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Christian Wolmar _British Rail 1920s-30s

 

Christian Wolmar, Fire & Steam: A New History of the Railways in Britain (2007; Atlantic Books, London), 243, 247.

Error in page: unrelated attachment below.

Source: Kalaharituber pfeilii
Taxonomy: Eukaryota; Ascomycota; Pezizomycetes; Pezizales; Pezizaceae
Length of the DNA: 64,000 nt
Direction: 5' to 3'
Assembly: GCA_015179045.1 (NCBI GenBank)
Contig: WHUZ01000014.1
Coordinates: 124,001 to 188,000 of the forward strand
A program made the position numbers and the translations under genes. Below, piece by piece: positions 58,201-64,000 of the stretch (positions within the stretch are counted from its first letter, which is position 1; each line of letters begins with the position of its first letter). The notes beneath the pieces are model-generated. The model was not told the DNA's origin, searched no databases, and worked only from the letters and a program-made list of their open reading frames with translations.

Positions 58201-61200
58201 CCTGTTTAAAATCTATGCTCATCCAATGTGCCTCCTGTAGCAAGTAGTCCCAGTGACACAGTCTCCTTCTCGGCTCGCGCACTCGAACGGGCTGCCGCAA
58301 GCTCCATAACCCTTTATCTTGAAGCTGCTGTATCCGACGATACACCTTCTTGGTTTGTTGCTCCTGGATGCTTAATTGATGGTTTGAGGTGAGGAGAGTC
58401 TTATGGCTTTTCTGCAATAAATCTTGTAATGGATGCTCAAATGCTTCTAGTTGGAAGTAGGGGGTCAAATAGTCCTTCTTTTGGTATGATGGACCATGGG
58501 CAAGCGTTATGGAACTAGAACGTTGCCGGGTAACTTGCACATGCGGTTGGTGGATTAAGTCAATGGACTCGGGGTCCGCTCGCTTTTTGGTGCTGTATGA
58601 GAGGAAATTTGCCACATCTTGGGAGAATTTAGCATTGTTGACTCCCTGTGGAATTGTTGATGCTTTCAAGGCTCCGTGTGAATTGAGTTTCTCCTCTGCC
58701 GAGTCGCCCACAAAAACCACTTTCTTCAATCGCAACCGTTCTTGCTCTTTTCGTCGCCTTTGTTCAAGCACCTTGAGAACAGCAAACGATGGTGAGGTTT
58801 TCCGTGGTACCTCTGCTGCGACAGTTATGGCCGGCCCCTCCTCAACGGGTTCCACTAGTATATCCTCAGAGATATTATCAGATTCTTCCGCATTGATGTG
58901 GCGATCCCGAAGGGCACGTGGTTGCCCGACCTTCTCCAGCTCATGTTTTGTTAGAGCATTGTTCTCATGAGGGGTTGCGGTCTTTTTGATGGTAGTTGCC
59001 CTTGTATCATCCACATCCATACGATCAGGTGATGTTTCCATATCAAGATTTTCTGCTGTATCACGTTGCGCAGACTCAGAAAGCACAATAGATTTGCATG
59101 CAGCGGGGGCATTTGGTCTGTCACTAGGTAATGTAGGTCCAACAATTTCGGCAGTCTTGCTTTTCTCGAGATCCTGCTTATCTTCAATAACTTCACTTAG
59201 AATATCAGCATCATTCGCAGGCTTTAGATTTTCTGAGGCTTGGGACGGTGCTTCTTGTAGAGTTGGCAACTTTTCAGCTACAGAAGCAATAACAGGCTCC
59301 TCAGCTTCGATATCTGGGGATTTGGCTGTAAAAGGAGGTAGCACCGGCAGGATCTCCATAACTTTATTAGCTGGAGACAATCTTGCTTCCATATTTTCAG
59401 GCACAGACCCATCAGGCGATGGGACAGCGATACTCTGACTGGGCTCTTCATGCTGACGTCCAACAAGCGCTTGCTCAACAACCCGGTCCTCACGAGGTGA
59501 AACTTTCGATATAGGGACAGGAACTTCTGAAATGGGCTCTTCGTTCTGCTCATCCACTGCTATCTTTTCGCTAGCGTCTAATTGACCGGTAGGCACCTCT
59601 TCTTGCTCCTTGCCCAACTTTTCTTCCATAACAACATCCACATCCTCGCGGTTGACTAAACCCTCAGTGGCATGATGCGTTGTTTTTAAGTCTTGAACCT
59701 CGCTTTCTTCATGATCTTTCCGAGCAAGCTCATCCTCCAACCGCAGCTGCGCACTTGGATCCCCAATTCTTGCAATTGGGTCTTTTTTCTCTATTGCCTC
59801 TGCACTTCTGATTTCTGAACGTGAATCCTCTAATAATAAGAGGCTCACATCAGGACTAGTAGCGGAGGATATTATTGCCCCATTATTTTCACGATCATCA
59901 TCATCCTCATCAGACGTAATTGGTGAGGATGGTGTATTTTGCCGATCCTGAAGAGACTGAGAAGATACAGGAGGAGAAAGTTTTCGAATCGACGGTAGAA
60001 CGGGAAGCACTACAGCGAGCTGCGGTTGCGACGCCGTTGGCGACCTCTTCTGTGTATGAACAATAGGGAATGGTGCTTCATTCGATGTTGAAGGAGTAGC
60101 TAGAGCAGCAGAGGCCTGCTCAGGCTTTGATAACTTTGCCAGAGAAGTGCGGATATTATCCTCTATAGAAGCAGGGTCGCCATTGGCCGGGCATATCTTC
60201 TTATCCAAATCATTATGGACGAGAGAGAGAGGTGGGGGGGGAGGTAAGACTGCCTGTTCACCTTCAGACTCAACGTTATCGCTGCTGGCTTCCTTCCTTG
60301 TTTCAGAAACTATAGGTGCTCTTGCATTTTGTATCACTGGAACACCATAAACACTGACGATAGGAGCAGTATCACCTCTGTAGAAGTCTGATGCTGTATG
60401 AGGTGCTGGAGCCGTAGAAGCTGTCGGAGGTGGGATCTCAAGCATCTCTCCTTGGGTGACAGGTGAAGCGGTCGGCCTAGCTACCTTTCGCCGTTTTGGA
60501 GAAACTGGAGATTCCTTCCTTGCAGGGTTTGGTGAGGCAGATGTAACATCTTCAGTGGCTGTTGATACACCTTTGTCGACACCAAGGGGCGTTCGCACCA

‘Contemporary photographs of railway stations show that everyone dressed smartly when they took the train. Commuters on their way to work would all wear a hat and gloves, all the year round, however hot and crowded the trains were, and even on the day excursions every man donned a tie and there is hardly an open collar in sight. Women, while not quite putting on their Sunday best, would make every effort to look respectable in their smartest coat with hat and gloves. . . . A typical menu in the 1920s offered on the . . . trains out of St Pancras was green pea soup, boiled turbot and potatoes, roast mutton and potatoes, cauliflower and carrots, cabinet puddings (layers of bread soaked in liqueur with dried fruit and custard!) and cheese and biscuits . . . . the restaurant cars were furnished in Louis XIV style with freestanding armchairs . . . while the kitchen next door was furnished with electric fridges and cookers. . . . Services were improved with passengers being given free newspapers and magazines, and even offered, for a shilling, the loan of a headphone on which, thanks to a cable socket at the back of their seats, they could listen to the latest news and a selection of gramophone records, hosted by the world’s first mobile DJ.’

 

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